This is the result that follows from the purely historical background of the “anniversary” date of August 15 (new style) 1624. Now let’s look at its astronomical aspect. Namely, the extent to which the picture of the sky observed on this date corresponded to what we see in fig. 4 .

So, the table below shows the calculated positions of the planets on the specified date, and Fig. 32 is an illustrative “snapshot” of the starry sky, obtained using the StarCalc planetarium program.

JULIAN DAY (JD) = 2314441

YEAR / MONTH / NUMBER = 1624/8/5 (August 5, Art. 1624 AD)




































Fig. 32. The position of the planets in the morning of August 15. Art. 1624 AD 
The place of observation is Nuremberg. Based on the screen of the program StarCalc
Comparison of this data with Fig. 4 re-detects complete agreement. Indeed, of the seven planets, five (the Sun, the Moon, Saturn, Jupiter and Mars) were strictly in Leo, the sixth (Venus) was on the border of Leo with Cancer and only Mercury was directly in Cancer. At the same time, right in the middle of the planetary “ruler”, there was Regulus, which ideally corresponds to identifying with it the central symbol in fig. 4 . Moreover, in the same place – in the center – there was also the Sun, which again, as perfectly as possible, is consistent with the image of the latter in fig. 4 not in the form of one of the faceless and no different from each other stars, but in the form of a radiance, equally covering each of the latter.

This is what follows from the formal location of the planets at the date in question. From the observational point of view, the picture of the pre-morning Nuremberg sky was as follows. A little more than an hour and a half before dawn, Mercury ascended, and forty minutes later Venus appeared. Then, almost simultaneously – literally within seven minutes – Saturn, the Sun and Mars rose (and in a few more minutes – Regulus). Jupiter and the Moon closed this procession, appearing only an hour and a half after dawn.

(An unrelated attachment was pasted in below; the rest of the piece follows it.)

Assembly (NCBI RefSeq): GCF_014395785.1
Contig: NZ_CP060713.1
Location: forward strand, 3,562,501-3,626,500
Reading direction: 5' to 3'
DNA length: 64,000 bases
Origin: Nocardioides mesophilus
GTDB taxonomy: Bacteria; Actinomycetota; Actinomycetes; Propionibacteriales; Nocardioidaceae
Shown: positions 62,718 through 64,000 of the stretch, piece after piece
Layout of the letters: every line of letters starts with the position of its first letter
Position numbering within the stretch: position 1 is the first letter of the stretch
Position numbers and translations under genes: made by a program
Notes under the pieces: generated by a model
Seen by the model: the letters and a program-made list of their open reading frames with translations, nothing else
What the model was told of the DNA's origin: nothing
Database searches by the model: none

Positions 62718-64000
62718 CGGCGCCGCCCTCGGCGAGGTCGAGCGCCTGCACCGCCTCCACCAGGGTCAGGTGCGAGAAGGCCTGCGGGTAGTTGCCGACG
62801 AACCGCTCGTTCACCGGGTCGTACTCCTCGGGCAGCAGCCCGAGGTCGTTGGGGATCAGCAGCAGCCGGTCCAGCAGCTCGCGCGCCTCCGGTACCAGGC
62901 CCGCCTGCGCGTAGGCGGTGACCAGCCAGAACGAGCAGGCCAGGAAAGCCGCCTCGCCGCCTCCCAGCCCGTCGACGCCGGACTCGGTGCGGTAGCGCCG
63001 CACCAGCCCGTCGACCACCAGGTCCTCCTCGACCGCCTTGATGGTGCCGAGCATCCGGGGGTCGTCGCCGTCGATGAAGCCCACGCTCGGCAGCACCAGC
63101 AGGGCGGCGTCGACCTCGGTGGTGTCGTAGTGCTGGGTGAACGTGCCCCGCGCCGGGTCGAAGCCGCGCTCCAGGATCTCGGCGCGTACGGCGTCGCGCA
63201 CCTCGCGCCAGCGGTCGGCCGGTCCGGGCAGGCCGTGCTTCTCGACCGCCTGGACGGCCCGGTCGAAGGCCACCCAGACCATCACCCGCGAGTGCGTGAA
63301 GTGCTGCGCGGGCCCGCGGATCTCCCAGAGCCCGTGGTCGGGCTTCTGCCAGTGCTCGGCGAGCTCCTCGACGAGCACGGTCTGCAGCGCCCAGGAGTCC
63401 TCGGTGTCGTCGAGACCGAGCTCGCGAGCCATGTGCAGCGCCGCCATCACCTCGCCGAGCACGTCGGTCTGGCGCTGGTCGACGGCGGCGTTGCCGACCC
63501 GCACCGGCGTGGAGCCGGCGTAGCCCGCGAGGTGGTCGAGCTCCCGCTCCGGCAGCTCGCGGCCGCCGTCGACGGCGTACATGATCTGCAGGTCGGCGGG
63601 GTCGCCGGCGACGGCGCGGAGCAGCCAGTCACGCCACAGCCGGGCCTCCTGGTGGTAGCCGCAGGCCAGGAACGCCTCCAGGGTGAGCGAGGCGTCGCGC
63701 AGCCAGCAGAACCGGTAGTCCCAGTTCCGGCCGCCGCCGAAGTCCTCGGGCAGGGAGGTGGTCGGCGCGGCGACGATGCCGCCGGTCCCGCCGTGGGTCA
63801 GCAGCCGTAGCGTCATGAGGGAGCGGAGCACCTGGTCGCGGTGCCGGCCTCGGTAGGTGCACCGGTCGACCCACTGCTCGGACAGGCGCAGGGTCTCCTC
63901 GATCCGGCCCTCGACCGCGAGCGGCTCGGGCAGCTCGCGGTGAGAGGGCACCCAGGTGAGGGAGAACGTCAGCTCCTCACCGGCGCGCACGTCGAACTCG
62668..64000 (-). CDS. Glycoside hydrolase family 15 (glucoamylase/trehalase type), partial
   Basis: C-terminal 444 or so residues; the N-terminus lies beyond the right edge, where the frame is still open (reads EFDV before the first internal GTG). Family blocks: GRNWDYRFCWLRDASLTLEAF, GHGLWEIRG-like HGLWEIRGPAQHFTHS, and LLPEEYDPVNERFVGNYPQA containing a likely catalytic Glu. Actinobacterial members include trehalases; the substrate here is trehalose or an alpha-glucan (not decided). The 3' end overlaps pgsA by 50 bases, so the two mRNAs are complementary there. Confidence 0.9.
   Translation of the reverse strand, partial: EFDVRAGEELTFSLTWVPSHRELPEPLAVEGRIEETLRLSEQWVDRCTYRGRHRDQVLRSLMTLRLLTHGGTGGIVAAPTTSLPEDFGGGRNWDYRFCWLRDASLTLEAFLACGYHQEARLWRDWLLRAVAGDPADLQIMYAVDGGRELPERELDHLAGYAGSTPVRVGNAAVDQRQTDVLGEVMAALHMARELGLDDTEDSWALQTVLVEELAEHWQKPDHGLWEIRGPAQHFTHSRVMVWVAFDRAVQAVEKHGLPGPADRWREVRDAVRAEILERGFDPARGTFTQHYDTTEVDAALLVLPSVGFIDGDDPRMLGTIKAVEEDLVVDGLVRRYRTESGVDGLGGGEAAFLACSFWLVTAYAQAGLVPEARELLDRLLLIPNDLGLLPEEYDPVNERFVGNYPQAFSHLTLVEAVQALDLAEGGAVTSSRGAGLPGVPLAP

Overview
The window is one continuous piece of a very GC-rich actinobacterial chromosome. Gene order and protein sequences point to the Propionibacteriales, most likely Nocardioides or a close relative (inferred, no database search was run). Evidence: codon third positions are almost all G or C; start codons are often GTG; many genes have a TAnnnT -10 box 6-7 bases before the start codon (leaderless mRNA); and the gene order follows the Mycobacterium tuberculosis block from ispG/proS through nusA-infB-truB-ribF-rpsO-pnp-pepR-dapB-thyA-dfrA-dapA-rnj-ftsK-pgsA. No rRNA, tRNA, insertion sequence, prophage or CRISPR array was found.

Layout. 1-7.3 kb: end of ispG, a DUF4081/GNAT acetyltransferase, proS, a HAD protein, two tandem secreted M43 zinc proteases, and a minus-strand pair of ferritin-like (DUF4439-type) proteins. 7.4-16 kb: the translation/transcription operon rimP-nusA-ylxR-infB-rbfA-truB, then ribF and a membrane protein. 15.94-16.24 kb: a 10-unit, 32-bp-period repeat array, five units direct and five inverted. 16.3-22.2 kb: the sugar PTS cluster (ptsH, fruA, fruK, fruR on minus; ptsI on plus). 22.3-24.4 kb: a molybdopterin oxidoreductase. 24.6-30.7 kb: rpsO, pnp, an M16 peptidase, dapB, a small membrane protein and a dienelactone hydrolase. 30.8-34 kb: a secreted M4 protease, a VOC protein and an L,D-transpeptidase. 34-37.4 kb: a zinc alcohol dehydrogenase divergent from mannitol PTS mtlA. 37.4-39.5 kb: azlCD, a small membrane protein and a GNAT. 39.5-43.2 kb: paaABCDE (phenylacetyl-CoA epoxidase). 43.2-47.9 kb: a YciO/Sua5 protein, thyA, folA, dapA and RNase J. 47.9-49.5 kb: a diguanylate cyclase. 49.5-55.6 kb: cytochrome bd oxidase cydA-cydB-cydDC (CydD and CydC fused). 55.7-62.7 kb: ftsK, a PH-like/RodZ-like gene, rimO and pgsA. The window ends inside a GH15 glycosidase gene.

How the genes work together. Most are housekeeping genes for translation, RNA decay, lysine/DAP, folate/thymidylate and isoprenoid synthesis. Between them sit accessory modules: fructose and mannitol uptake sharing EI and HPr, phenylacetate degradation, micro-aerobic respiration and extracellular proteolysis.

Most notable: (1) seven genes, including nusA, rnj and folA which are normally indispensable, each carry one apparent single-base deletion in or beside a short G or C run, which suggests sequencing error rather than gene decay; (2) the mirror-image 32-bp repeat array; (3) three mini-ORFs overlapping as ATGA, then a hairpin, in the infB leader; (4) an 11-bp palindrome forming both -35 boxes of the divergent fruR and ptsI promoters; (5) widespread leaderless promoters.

Consequently, of all the planets in the night sky, only Mercury and Venus could be observed on the anniversary date for Johann Kleberger. It is possible that this circumstance is reflected in fig. 4 that all the stars on it are divided into two groups with respect to Regulus (and the two lower stars-planets, in a sense, are contrasted with the four upper ones). If this is true, then the whole composition could be read as follows (from bottom to top): first, two planets appeared in the sky (represented by two asterisks in the lower part of Fig. 4 ), and then Regulus (the symbol in the center), the Sun ( ) and all the other planets.

And one more observation, well complementing the overall picture. The fact that on the date found above, Mercury first appeared in the night sky, fig. 32 , – and, therefore, the day of the anniversary of Kleberger was “the day of Mercury” – was probably also viewed by people of that era in a symbolic way and was perceived as a good omen, since Mercury was considered (and is) the patron of trade and wealth, often portrayed with a money bag fig 33-35, and Kleberger, as already mentioned, was a banker and merchant.

Fig. 33. “Children of Mercury.” Engraving of Hans Sebald Beham, depicting 
Mercury riding in a chariot and representatives of professions whom he patronizes 
(artists, sculptors, musicians, scribes, etc., on the left) and its enlarged fragment 
with figures of an astronomer and a merchant with a money bag (on the right). Supposedly the middle of the XVI century 
Fig. 34. Mercury with a money bag on the relief of Artus Quellin (mid-17th century, Amsterdam, Royal Palace, left) and the picture of Charles Meignier (first half of the 19th century, Louvre, right) . Pic. 35. Year of Mercury (JAHR DES MERKUR). The last of the twelve issued to the present day Austrian calendar medals dedicated to Mercury

6. “Regula sign” and “magical” character of Kleberger’s portrait